How to train for a marathon?

Only six months after I had completed a Start to Run podcast, I was training for my very first marathon. Well… my first three actually. Since I would be in marathon shape, I could run as well three marathons in a few weeks, I thought. It was only one of the mistakes I made when I ran the marathon of Rome, Paris and London in five weeks time. 

Running a marathon is on many people’s bucketlist, but only few ever reach the finish

Marathons

Maratona di Roma

after a 42,195 kilometer run. I have to admit, it’s a demanding distance and training for it requires a lot of time and perseverance. But for those who have completed a half marathon several times and the challenge of it has disappeared, there is only one bigger goal in your running career: finishing a marathon.

Training

Your marathon training begins when you are able to run 21k without any difficulties. From that point, ten weeks before the start of your race, you switch to five runs a week. The following schedule is based on running a marathon under four hours.

Week 1 & 2

Day 1 – Run 1h20 slow pace

Day 2 – Interval training 10x 400m

Day 3 – Run 1h15 min

Day 4 – Rest

Day 5 – Run 1h30

Day 6 – Rest

Day 7 – Run 2h

Week 3 & 4

Day 1 – Rest

Day 2 – Interval training 3000-2000-1000 with 800m slow pace run in between (2 sessions)

Day 3 – Run 1h

Day 4 – Rest

Day 5 – Run 1h30

Day 6 – Rest

Day 7 – Run 2h

Week 5 

Day 1 – Rest

Day 2 – 8x 1000 meter

Day 3 – Run 1h30

Day 4 – Rest

Day 5 – Run 30 min

Day 6 – Run 3h

Day 7 – Run 30 min

Week 6

Day 1 – Rest

Day 2 – Interval training 200 – 400 – 100 – 600 (4 sessions)

Day 3 – Run 1h

Day 4 – Rest

Day 5 – Run 30 min

Day 6 – Run 1h30

Day 7 – Run 2h30 min

Week 7

Day 1 – Rest

Day 2 – Interval 10x 200m

Day 3 – Run 1h30 min

Day 4 – Rest

Day 5 – Rest

Day 6 – Run 30 min

Day 7 – Run 3h30

Week 8 

Day 1 – Rest

Day 2 – Run 45 min

Day 3 – Rest

Day 4 – Run 1h45 min

Day 5 – Rest

Day 6 – Run 30 min

Day 7 – Run 3h

Week 9

Day 1 – Run 1h20

Day 2 – Interval training 3000 – 2000 – 1000

Day 3 – Run 1h

Day 4 – Rest

Day 5 – Rest

Day 6 – Run 30 min

Day 7 – Run 2h15 min

Week 10

Day 1 – Rest

Day 2 – Run 45 min

Day 3 – Run 45 min

Day 4 – Rest

Day 5 – Rest

Day 6 – Rest

Day 7 – Marathon

Don’t forget! 

  • Keep strictly to your training schedule. Don’t run more to avoid fatigue in later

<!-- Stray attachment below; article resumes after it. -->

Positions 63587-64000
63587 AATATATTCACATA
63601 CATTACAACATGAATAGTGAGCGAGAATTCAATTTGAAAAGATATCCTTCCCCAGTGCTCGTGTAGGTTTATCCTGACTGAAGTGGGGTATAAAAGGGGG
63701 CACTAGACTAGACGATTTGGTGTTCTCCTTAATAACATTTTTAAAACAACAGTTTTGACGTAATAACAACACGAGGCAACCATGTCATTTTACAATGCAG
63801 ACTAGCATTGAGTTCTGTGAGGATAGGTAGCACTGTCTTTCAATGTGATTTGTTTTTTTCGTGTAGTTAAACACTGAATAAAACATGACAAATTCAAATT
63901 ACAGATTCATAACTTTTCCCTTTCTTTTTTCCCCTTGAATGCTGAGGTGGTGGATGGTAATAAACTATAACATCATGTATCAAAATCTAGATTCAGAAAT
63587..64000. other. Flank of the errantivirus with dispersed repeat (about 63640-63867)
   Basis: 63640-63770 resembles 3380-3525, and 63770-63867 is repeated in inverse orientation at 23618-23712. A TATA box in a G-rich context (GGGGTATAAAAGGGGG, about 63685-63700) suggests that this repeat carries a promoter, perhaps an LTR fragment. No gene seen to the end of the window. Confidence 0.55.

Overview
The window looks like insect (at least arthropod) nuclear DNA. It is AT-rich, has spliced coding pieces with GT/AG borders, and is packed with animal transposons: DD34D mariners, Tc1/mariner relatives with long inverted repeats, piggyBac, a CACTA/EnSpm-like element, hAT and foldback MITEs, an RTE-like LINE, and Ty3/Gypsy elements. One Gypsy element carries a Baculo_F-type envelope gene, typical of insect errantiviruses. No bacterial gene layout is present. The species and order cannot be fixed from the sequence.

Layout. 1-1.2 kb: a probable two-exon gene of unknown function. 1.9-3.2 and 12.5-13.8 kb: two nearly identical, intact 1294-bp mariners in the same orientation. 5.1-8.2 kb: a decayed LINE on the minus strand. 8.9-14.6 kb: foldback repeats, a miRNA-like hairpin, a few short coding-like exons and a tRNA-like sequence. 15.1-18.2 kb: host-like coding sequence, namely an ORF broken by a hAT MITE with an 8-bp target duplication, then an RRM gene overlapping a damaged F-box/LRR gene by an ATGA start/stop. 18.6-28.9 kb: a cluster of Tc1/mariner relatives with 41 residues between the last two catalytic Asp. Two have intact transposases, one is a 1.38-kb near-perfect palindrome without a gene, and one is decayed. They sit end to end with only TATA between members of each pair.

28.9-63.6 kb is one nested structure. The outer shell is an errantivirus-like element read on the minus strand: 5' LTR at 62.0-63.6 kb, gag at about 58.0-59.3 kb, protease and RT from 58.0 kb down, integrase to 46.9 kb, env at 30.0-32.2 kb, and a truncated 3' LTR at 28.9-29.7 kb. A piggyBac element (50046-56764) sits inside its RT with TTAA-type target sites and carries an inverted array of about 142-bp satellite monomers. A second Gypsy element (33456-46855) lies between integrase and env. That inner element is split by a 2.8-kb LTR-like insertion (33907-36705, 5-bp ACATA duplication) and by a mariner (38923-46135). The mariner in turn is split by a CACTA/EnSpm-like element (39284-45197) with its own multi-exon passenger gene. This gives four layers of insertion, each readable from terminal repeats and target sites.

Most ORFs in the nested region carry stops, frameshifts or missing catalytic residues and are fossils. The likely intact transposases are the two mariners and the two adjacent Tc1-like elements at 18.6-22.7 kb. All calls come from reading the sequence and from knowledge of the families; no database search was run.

Een marathon lopen is afzien, maar brengt eeuwige trots met zich mee

    Running a marathon is hard work, but is something to be proud of the rest of your life

    stages of your training

  • Running a half marathon without drinking or eating might be possible, but running a marathon without isn’t. The notorious ‘hitting the wall’ is something every marathon runner has heard about. It happens when your carbs reserves have run low (shortage of glycogene). You can avoid it by eating a carb rich diet the weeks before your race and replenish your energy level during the race.
  • Try out which foods work best for you during your training. Energy drinks and gels may be helpful to some, but cause stomach problems to others. Don’t eating anything on race day y’oure not used to.
  • Keep your own pace. Anyone who is used to running races has seen it before. The race has started and you’re being sucked into the mass, and before you know it, you run beyond your capacities. Make sure you follow your own schedule and check times often. Don’t run faster, even if you feel good.
  • Don’t skip resupplying posts. Not even in the beginning of the race.

DSC08986Extra tips

  • Choose a marathon that fits your desires. Do you love running in a city? Or do you prefer a run in a natural environment?
  • Set goals during your race. For example, when passing a famous landmark.
  • Don’t underestimate the consequences of a marathon on your stamina. Make sure you get plenty of rest afterwards.
  • Take the weather forecast into account.

 

Check out our e-guide ‘How to run a marathon in 40 weeks’

How to run a marathon in 40 weeks

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